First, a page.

It's not really possible to make complete sense of the schematic, you've left some critical pins like power off and some of the pins and components don't make sense exactly where they are and how they're connected. I would be inclined to "hazard a guess" that this is nothing more complex than an LT6372 instrumentation amplifier (especially since you're showing the Linear Technology logo), but you "can't really get there from here" with the information you've provided. It COULD be that some of this is some arcane analog thermal compensation or linearization scheme but it's just not crystallizing.
I am slowly filling it out, as I can. The power supply voltage is 24VDC, it is not connected directly to any pin (obviously). The board is actually quite well visible in the photos. I have not added any of the capacitors yet either.

The analog devices logo has nothing to do with anything, it's just the default symbol for an unknown component in LTSpice.

If it's just an op-amp then what's the transistor logic on the output? Wouldn't the transistors point to PWM control and then smoothing the signal out with caps?
 

jeffl_2

Joined Sep 17, 2013
63
"Transistor logic"? I don't see any gates, logic symbols or even a popular logic-family-compatible power supply (TTL, CMOS or anything else). The presence of discrete "transistors, diodes and resistors" doesn't imply a logic circuit (I guess it might have in the 1970s), in fact nowadays it's much more likely an indication of NON-logic circuitry. The only way you could "make an argument" that it's some kind of MCU would be if there was evidence that it was providing a digital output in some common serial format like I2C or SPI, but that would imply either the output used either 2 or 3 pins, there's really no reason for an MCU if it's just providing an analog output (most 16 pin devices wouldn't be compatible with high-precision analog anyway). And if that logo doesn't mean anything, then there are 4 or 5 extra vendors of analog instrumentation amplifiers that you need to look through their data sheets to see if you find anything with compatible pinouts, you might try going through the meticulous listings for such products on Digikey or Mouser.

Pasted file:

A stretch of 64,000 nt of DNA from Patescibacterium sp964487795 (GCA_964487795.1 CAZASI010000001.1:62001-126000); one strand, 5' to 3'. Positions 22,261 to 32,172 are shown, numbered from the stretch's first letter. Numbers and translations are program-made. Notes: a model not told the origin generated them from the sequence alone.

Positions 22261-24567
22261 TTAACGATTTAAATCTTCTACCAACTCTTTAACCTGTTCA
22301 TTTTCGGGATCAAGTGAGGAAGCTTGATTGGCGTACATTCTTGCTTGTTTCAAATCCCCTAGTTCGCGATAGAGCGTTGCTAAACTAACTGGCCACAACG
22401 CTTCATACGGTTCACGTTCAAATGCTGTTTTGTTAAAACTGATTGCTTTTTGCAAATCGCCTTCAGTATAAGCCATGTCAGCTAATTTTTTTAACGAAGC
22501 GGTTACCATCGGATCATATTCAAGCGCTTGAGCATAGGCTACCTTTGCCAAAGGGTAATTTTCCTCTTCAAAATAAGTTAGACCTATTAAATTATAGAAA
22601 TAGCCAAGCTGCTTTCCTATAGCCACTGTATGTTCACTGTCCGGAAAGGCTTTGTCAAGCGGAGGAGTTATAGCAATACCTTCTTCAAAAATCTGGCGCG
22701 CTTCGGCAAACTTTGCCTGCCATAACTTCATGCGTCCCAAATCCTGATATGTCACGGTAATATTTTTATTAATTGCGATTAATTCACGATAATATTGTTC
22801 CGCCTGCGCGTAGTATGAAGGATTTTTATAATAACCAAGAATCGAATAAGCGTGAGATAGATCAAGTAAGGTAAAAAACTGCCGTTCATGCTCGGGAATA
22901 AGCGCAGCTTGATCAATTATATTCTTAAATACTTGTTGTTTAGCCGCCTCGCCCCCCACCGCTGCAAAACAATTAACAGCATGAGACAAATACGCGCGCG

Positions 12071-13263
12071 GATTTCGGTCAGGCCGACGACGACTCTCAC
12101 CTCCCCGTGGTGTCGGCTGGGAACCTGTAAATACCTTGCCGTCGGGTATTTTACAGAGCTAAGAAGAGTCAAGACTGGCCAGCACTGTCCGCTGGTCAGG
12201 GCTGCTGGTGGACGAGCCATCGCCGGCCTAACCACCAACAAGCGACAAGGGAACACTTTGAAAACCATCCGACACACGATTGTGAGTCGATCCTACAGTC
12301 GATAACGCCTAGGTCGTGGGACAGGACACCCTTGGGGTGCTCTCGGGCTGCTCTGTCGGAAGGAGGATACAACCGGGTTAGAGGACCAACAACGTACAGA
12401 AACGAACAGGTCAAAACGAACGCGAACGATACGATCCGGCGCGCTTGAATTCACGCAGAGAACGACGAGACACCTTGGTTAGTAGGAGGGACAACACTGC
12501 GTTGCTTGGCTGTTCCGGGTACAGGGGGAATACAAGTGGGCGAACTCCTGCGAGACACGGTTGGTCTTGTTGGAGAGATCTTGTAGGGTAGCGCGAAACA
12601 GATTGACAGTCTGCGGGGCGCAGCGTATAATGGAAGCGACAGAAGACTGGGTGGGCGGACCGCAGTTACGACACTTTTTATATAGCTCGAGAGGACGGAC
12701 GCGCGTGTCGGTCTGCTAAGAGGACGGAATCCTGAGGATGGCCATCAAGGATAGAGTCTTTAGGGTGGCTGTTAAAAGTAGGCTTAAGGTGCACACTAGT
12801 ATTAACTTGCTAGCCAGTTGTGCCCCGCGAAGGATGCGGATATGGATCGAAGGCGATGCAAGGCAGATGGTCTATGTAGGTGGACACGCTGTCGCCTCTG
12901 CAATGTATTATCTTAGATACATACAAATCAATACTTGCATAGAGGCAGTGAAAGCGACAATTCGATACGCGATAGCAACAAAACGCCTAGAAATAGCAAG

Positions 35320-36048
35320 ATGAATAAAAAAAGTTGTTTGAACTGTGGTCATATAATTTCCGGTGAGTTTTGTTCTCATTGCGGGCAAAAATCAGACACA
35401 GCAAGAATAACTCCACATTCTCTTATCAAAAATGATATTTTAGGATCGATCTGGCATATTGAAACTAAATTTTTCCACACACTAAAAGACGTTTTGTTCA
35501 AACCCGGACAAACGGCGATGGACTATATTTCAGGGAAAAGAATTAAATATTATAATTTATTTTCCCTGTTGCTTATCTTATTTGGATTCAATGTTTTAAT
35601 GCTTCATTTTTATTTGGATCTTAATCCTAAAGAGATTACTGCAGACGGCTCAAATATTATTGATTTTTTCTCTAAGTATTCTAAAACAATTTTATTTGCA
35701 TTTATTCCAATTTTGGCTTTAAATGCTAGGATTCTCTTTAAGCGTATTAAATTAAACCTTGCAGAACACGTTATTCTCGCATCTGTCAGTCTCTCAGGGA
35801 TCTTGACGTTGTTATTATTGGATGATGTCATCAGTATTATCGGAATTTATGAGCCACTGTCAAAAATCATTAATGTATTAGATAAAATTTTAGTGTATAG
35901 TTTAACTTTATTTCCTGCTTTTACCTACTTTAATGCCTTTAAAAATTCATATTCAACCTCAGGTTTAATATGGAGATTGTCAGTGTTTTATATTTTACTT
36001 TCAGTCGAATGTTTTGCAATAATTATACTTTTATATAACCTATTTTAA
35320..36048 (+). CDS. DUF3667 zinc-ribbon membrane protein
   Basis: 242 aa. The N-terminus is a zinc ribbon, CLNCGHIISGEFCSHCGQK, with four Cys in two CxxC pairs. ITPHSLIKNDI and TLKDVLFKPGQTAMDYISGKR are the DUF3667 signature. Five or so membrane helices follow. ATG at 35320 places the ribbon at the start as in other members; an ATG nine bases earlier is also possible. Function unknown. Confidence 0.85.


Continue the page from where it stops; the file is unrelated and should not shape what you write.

Last edited:

Thread Starter

projix

Joined Nov 17, 2021
14
Makes sense, I am just not very familiar with usage of transistors in analog circuits. I am no electronics engineer.

Good call on looking through datasheets of instrumentation amplifiers.

I do not really understand the need for the Vout -> Divider -> Pin 12 though.
 

Thread Starter

projix

Joined Nov 17, 2021
14
Why not just add an amp on the output with a gain of 4. That will get you 10 volts at 250 Pa.
Yes, this could be done as well. But not sure how much sense it makes.

Traced another resistor, that now should account for all resistors on the board:
1637356456397.png
 

Thread Starter

projix

Joined Nov 17, 2021
14
I think getting the parts/making said amp makes it a little pointless compared to just buying new sensors. Was hoping that one of the resistors might be a gain resistor and changing it would be all that is needed.

But after mapping out the circuit there is no obvious candidate for such a thing, I don't see any resistor connected to two pins.
 

sghioto

Joined Dec 31, 2017
2,702
I think getting the parts/making said amp makes it a little pointless compared to just buying new sensors.
That might be true if the sensors were readily available.
The parts for the amp are readily available and that might eliminate "the downside is the waiting time and the waste." plus the cost of new sensors. Just my 2 cents.
 

michael8

Joined Jan 11, 2015
243
What sensor is it feeding the circuit board? What is S+ S- I+ I+ Where does the +24V supply connect in that latest diagram? (is that S+ and S-)?
 

Thread Starter

projix

Joined Nov 17, 2021
14
I do not have the +24V supply mapped out. I think +24V is not fed in directly.

The sensor is in the diagram drawn out. I made a red box around the component.
1637358839092.png

You can see the datasheet of the sensor as a PDF in the first post.
 

Thread Starter

projix

Joined Nov 17, 2021
14
Added +24VDC, it goes through a protection diode and then to pin 2 it seems. And it's connected to some of the transistors.
I am really unsure about Q1 being a transistor in the first place, there is no marking, might just as well be anything else.

1637361002836.png
 

Thread Starter

projix

Joined Nov 17, 2021
14
Another thing of notice - the output actually clips exactly at 10V for me. Even though the pressure sensor can actually read a little more. I wonder if the resistors on the outputs can be altered to change the gain (R10, R11, R13, R12 on schematic). Another odd one is 24k resistor R14.

Unfortunately I do not know enough about analog circuits and transistors.
 

RPLaJeunesse

Joined Jul 29, 2018
195
I suspect Q3 is a PNP part, not NPN as shown. That makes for a Darlington output stage with R9 and R8 the feedback resistors that set the amplifier gain. If you want 4x the gain reduce R8 to 500 ohms. For a quick test just try a 665 ohm 1% resistor in parallel with R8 (or use 680 if that's all you have).